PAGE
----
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Podcasts can be an amazing marketing tool, giving you increased publicity and a built-in platform to advertise your products and services. Over the last decade or so, podcasts have grown from niche hobby to mainstream media channel. In line with this growth trajectory, superstar podcast creators have won big; Joe Rogan, for example, recently landed a $100-plus million deal to become exclusive to Spotify. And in the wake of increased consumer awareness, millions of people have flocked to the format to try and take advantage of it.
If you’re considering starting a podcast to market your business, there’s still potential for you to succeed. But there’s a big problem standing in your way: competition. What steps can you take to overcome it?
The advantages of podcasting
I want to start by talking about the advantages of starting a podcast for your business:
- Unlimited direction. You can start a podcast about almost anything. You could talk about industry news. You could host regular interviews with influencers in or adjacent to your field. You could even start your own niche, hobby-based podcast and tie it to your business more loosely.
- Audience size. The biggest appeal of podcasting for most business owners is the sheer potential audience size. Currently, there are an estimated 120 million monthly podcast listeners. If you’re one of the lucky creators who wins a massive audience, you could end up talking to millions of people every episode.
- Propensity for growth. The scale of podcasting is already enormous, and it just keeps growing. It’s estimated that by 2023, the number of American podcast listeners could climb to 164 million. Worldwide, the number of podcast listeners will be many times higher.
- Content diversification. Podcasting is an excellent way to “diversify” your content portfolio. Most business owners understand that content marketing is one of the best ways to raise visibility of a brand, attract traffic and even win more sales. But straightforward written content isn’t enough to help you trounce the competition and give you the support you need. Complementary channels, like podcasting and video streaming, can help you reach more people and appeal to more diverse interests.
- Low barrier to entry. Additionally, the barrier to entry for podcasting is quite low. You don’t need a PhD. You don’t need thousands of dollars of expensive equipment. In most cases, you just need a decent computer, a decent microphone and a bit of time on your hands. This is partially what’s been responsible for the explosion in podcast creation over the past several years.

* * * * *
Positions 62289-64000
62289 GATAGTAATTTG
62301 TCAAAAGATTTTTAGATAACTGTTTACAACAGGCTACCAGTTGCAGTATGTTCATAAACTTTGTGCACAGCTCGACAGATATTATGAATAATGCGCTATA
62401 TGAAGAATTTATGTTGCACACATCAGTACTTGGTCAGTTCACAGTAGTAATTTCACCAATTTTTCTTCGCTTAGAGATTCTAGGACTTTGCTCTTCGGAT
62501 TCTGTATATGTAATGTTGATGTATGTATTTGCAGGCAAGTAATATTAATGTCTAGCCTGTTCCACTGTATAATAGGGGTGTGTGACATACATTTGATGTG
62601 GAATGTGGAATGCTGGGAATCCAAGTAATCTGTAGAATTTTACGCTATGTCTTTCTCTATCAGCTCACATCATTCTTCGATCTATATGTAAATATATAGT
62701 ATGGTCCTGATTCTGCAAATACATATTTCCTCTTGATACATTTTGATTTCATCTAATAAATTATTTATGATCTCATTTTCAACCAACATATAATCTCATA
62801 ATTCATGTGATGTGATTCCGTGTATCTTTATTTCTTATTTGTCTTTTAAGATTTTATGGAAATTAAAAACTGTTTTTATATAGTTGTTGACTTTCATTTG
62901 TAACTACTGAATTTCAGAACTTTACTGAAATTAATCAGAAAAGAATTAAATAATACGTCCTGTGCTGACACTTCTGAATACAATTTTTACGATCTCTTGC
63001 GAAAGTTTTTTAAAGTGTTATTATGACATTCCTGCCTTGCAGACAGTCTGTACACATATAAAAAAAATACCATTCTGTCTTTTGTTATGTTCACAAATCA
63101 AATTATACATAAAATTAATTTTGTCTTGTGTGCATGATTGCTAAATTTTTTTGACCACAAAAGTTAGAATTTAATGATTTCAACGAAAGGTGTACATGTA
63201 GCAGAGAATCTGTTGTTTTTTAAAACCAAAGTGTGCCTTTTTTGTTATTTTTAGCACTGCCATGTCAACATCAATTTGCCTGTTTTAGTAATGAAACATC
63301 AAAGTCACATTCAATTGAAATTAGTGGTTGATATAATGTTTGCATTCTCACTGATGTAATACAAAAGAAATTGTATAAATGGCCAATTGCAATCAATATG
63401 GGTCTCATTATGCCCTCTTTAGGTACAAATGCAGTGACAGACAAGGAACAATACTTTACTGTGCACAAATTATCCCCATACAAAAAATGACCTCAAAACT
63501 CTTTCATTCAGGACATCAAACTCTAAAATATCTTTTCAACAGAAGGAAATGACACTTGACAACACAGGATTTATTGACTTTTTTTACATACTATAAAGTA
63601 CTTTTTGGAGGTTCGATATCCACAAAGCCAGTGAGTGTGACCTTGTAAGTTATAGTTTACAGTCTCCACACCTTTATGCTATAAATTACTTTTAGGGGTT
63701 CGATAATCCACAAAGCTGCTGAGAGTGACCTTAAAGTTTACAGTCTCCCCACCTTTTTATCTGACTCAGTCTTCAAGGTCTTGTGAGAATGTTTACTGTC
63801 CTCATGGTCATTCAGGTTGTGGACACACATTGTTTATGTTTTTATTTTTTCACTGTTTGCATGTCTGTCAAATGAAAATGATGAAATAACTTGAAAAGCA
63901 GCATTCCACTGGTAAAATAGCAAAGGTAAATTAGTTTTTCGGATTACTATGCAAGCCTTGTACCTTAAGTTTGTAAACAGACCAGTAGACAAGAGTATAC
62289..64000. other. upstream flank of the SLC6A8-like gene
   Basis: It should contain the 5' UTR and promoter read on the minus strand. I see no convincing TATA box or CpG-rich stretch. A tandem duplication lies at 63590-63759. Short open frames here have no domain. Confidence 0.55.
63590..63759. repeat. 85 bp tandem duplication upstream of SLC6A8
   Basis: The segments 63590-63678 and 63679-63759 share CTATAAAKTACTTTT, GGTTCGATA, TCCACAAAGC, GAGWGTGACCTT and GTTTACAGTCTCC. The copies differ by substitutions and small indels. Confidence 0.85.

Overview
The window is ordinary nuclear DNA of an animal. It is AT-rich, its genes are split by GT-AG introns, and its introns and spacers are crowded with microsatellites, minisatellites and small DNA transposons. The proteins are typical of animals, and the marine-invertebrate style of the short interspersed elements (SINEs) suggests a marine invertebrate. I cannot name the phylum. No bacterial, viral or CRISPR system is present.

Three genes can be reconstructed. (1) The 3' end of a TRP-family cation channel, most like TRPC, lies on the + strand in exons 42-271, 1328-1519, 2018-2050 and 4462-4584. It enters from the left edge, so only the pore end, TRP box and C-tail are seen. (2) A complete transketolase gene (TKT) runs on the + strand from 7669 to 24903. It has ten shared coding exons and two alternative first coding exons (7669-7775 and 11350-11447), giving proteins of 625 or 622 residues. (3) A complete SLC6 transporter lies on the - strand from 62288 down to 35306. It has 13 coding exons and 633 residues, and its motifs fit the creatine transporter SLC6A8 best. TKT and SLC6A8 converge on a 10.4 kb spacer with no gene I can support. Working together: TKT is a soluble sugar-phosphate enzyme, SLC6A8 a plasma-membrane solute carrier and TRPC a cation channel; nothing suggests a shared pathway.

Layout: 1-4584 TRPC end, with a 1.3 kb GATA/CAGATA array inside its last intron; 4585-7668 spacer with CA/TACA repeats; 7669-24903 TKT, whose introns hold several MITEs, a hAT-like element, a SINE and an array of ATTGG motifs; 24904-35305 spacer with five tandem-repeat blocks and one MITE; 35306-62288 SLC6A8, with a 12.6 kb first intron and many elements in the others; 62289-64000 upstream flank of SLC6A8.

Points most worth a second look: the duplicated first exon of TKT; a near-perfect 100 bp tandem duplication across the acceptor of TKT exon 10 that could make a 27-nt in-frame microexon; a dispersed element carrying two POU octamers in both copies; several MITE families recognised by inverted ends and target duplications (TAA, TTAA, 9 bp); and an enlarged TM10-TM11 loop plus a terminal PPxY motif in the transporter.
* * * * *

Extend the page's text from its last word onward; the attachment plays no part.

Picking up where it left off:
The competition problem
Podcasting can be massively beneficial, but everyone else realizes that as well. There are currently more than two million active podcasts, with more than 48 million episodes as of April of 2021. Even if you only consider podcasts in your target niche, you’ll still be competing with thousands to hundreds of thousands of direct competitors.
Is it too late?
So is it “too late” to enter the podcasting game?
In some ways, yes. You won’t be able to capitalize on the explosive growth of the communication channel the way that many media moguls did at the beginning of the platform’s history. And if you decide to enter the game, you’ll have difficulty standing out and winning a loyal audience of your own.
That’s not a death sentence, however. It just means you’ll need to employ additional strategies to account for the increased amount of competition you’re going to face.
- Cover a new topic. Consider covering a topic that no one else has covered before. Do you have an area of expertise that isn’t sufficiently represented in the podcast market? You might have to think beyond the limits of your current industry if you want something truly unique.
- Take a new angle. If you find that the podcast market is saturated with people covering topics of interest to you, consider taking a new angle. If the top competitors in your chosen channel are exclusively focused on interviews, try creating more opinion pieces. If the top podcasts are all short-form and bite-sized, try doing something long-form instead.
- Appeal to a niche demographic. Instead of brainstorming a topic that nobody’s tried before, consider taking a currently covered topic and bending it to cater to an unusual or neglected demographic. Choosing a unique target audience could help you earn relevance in a congested space.
- Spice things up. It’s possible to stand out and win a loyal audience even in if you’re covering a common topic — as long as you offer something original and interesting. Entertain your audience, use a sarcastic tone, create an original character or find some other way to spice things up.
Podcasting could be a great way to promote your business and win new customers — as long as you have a plan to deal with the incredible amount of competitors that have cropped up in recent years. In the meantime, spend some time listening to business podcasts relevant to you as an entrepreneur. You might get an idea for how to start one of your own. At the very least, you’ll learn something new.
Originally appeared in Entrepreneur